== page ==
April 23, 2020 Update: Lower Your Tax Bill Through Tax-Loss Harvesting

Beth Misak |
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By Paul Hynes, CFP®

There can be a silver lining in the storm clouds of market declines. It comes by offsetting capital gains with capital losses in order to reduce overall gains and thus reduce future taxes.

In down markets such as these, there may be investments in your portfolio that are valued at less than their original cost. When this happens, you have what’s called an unrealized loss. If you sell the investment, the loss becomes realized. You can only use realized losses to offset realized gains, and to a limited extent, also offset other income. Be sure to obtain advice about any tax strategies from your own tax advisor, this strategy and the examples below should not be considered tax guidance.

Here’s how it works: Suppose you paid $10,000 for investment X, which is now worth $7,000. You sell investment X at a loss and replace it with investment Y. Now, you have a realized loss of $3,000.

So, how could this help you lower your tax bill? Let’s say you have $3,000 of realized capital gains from sales earlier in the year. You offset the gains (+$3,000) with the losses from selling investment X (-$3,000) ending up with zero taxable gains. That could save you $450 in federal taxes (at a 15% rate, if the gains were long-term), and an additional savings in state taxes. If you live in California, where there’s no preferred tax rate on long-term gains, you might easily save another $279 (at the 9.3% state tax rate). That’s a total of $729 in tax savings.

If you don’t have any gains to offset, the IRS allows you to deduct up to $3,000 of losses against ordinary income. That can save you as much as $720 in federal taxes (at the 24% rate) and $279 in state taxes (at the 9.3% rate), for a total of $999 in tax savings.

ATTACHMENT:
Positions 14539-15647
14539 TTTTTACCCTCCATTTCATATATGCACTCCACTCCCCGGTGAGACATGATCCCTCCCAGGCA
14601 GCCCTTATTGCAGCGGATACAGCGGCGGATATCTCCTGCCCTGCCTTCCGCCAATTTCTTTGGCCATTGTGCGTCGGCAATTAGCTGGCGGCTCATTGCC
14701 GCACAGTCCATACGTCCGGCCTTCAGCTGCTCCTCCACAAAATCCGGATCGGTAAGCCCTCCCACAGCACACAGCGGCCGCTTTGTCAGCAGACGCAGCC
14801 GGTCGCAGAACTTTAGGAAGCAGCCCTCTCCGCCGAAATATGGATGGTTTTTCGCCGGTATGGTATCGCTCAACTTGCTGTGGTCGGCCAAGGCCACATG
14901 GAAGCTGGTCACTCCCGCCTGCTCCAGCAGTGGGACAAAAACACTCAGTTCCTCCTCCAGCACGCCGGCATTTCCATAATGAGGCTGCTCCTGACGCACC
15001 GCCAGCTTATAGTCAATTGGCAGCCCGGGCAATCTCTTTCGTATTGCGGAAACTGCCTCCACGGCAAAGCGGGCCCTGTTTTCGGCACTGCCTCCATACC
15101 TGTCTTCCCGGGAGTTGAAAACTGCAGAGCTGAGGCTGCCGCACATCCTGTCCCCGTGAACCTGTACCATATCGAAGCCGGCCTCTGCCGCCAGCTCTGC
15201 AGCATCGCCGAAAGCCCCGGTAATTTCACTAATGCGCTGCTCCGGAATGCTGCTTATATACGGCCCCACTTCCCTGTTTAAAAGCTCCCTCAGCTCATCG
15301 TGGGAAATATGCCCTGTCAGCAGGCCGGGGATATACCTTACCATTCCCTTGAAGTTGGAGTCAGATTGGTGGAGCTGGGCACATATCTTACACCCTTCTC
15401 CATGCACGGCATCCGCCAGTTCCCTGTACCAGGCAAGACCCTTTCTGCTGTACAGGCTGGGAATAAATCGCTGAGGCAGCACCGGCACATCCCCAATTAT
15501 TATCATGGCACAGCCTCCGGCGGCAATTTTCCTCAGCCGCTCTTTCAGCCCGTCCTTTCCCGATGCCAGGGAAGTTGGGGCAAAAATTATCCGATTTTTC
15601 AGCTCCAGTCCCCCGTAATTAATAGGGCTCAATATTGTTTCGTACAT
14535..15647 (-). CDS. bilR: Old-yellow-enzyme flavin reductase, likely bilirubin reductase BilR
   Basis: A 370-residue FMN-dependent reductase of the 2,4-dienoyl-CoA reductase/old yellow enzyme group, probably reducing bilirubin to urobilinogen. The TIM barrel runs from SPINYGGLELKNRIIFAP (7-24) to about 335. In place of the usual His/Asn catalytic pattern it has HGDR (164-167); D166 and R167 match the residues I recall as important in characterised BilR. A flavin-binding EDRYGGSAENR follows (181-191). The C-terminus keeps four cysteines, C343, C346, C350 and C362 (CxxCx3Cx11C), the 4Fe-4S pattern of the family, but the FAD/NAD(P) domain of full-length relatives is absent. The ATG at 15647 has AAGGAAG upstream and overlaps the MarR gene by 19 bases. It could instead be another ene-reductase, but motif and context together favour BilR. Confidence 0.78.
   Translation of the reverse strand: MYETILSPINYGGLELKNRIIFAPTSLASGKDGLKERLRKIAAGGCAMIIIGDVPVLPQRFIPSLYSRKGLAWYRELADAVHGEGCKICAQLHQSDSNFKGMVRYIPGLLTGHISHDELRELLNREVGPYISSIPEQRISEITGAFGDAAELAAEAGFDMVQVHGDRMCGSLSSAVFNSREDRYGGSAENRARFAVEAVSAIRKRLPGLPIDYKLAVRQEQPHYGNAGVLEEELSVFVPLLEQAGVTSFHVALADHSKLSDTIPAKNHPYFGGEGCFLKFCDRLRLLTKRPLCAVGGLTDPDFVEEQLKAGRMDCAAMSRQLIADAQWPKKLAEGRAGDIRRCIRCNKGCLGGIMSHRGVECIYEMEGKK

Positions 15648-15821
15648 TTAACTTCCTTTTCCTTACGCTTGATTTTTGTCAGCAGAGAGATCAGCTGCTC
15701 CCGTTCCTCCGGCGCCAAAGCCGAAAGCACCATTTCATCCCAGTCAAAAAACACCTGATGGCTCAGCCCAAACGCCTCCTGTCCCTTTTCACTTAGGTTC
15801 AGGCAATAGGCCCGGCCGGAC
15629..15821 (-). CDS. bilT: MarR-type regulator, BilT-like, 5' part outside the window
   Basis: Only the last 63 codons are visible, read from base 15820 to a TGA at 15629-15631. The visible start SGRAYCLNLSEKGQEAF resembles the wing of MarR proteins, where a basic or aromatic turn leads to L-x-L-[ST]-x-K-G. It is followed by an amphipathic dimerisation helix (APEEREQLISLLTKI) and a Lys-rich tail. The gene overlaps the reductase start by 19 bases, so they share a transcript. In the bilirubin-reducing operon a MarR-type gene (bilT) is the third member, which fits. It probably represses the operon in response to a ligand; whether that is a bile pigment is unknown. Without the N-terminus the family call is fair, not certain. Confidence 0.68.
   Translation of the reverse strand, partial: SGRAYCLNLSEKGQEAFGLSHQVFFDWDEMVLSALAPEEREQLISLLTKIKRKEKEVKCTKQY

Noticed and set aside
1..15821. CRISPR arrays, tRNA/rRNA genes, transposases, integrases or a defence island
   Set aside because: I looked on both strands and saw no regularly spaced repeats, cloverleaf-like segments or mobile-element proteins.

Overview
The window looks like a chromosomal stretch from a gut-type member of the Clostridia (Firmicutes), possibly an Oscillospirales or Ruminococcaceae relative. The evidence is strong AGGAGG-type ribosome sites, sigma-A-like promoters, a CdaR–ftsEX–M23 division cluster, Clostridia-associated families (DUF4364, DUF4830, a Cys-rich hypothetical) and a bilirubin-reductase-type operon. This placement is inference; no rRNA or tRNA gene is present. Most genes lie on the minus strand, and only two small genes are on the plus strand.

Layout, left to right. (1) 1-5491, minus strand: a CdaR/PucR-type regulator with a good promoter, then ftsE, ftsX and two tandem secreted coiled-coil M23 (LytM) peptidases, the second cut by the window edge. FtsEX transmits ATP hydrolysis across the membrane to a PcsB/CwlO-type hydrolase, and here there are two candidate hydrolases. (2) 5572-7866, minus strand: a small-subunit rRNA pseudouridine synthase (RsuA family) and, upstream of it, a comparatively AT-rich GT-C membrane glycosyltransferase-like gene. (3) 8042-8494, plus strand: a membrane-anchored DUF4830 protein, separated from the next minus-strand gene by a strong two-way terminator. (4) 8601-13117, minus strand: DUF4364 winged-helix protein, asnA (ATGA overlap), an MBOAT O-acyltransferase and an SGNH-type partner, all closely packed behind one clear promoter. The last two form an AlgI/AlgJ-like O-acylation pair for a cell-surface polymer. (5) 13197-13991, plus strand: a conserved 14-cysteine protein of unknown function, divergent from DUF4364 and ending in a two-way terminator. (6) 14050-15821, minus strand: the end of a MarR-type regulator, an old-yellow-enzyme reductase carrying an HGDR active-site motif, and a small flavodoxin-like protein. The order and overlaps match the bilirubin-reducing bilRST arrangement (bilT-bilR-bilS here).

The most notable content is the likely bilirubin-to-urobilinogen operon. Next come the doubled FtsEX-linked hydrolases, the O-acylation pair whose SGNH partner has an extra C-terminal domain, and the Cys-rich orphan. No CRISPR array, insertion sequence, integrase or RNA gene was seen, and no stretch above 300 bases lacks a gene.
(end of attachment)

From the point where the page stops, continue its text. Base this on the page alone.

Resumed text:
When losses exceed gains in any single year, you can carry the losses forward to future tax years. The losses won’t expire, and you can continue to use them to offset gains, or deduct the $3,000 against ordinary income, until they’re used up.

Be forewarned: when realizing losses, there’s a potential trap to watch out for called the “wash sale rule.” The IRS won’t allow you to sell investment X and then immediately buy back investment X and still realize a loss. If you buy the same investment, or one that is substantially identical, within 30 days either before or after, the transaction might be considered a wash by the IRS. In which case, the loss wouldn’t be recognized.

The example above assumes zero transaction costs, which might not be the case. So, you not only need to watch out for the wash sale rule, you should also consider whether the cost might eat away too much of your tax savings.

At HearthStone, we will typically do the loss harvesting for our clients if it makes sense. We know that a tax-penny saved is a penny earned, and harvesting tax losses can be a way to regain some ground during market declines. Talk with us about this or anything else that’s on your mind. We’re here to help.


Resource: IRS Topic No. 409: Capital Gains and Losses can be found here.